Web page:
Back Pain

Basic Information

Pain in the lower back usually caused by muscle strain. It is often accompanied by sciatica (pain that radiates from the back to the buttock and down into the leg). Onset of pain may be immediate or occur some hours after exertion or an injury. The symptoms get into a cycle, starting with a muscle spasm, the spasm then causes pain, and the pain results in additional muscle spasm.

Frequent Signs and Symptoms
  • Pain. It may be continuous, or only occur when you are in a certain position. The pain may be aggravated by coughing or sneezing, bending or twisting
  • Stiffness
  • Exertion or lifting
  • Severe blow or fall
  • Back disorders
  • Infections
  • Ruptured lumbar disk
  • Nerve dysfunction
  • Osteoporosis
  • Tumors
  • Spondylosis (hardening and stiffening of the spinal column)
  • Congenital problem
  • Childbirth
  • Often there is no obvious cause
Risk Increases With
  • Biomechanical risk factors
  • Sedentary occupations
  • Gardening and other yard work
  • Sports and exercise participation, especially if infrequent
  • Obesity
Preventive Measures
  • Exercises to strengthen lower back muscles
  • Learn how to lift heavy objects
  • Sit properly
  • Back support in bed
  • Lose weight, if obese
  • Choose proper footwear
  • Wear special back support devices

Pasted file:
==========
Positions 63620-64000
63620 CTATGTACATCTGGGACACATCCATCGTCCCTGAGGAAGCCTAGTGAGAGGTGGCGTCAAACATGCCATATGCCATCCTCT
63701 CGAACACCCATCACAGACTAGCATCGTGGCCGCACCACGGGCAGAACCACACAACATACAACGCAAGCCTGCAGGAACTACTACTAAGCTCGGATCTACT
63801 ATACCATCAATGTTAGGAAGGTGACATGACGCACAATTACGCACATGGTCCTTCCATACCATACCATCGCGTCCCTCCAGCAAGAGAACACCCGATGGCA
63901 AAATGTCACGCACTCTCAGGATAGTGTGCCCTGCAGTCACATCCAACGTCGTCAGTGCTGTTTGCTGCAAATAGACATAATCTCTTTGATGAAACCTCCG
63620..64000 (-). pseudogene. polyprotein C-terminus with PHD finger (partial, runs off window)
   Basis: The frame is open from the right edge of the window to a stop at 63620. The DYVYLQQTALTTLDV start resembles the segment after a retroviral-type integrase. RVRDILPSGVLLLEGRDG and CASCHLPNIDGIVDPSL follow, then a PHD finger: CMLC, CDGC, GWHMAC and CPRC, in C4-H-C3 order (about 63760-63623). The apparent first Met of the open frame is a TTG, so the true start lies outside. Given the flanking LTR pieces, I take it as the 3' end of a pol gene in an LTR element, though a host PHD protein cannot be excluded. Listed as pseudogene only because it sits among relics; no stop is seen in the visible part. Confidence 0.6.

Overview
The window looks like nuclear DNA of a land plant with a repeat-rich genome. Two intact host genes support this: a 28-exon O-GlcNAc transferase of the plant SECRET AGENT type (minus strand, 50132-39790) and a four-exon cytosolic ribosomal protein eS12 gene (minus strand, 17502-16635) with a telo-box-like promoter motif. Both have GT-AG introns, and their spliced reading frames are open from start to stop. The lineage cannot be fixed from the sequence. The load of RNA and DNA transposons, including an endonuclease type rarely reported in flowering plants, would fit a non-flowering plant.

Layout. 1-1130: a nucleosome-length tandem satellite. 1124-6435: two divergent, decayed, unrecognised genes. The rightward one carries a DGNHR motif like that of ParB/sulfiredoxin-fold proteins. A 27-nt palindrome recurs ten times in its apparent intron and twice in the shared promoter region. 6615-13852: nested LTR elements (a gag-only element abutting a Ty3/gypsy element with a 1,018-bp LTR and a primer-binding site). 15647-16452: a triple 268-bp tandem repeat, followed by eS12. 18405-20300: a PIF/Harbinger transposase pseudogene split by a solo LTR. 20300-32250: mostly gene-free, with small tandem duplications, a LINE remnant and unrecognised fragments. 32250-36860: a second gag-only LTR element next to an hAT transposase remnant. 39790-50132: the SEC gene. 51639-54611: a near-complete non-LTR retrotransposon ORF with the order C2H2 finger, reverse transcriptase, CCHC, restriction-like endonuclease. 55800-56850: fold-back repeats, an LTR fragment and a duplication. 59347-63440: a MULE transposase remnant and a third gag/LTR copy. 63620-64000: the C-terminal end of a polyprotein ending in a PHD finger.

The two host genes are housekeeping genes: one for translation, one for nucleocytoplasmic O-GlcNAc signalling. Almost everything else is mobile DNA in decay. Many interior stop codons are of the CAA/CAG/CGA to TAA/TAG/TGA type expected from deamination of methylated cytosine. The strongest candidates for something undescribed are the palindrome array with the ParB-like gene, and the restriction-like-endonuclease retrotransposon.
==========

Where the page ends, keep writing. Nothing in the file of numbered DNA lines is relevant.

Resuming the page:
Expected Outcomes

Gradual recovery, but backaches tend to recur

Possible Complications

Chronic low back pain.

General Measures
  • Diagnostic tests may include laboratory blood studies to determine if there is an underlying disorder, X-rays of the spine, CT or MRI scan
  • Bed rest for first 24 hours. Additional bed rest will be determined by severity of the problem. Recent medical studies indicate that staying more active is better for back disorders than prolonged bed rest
  • Ice pack or cold massage or heat applied to affected area with heating pad or hot water bottle
  • Physical therapy
  • Massage may help. Be sure person is well-trained or massage could cause more harm than help
  • Wear a special back support device
  • Other options are available depending on degree of injury, such as surgery (if disk damaged), electrical nerve stimulation, acupuncture, special shoes, etc
  • Stress reduction techniques, if needed
  • Mild pain medications such as aspirin or acetaminophen
  • Stronger pain medicine or a muscle relaxant may be prescribed
  • Note: Medications do not hasten healing. They only help to reduce symptoms
  • Try to continue with daily work or school schedules to the extent possible. Use care in resuming normal activities
  • Avoid strenuous activity for 6 weeks
  • After healing, an exercise program will help prevent re-injury

No special diet. A weight reduction diet is recommended if obesity is a problem.

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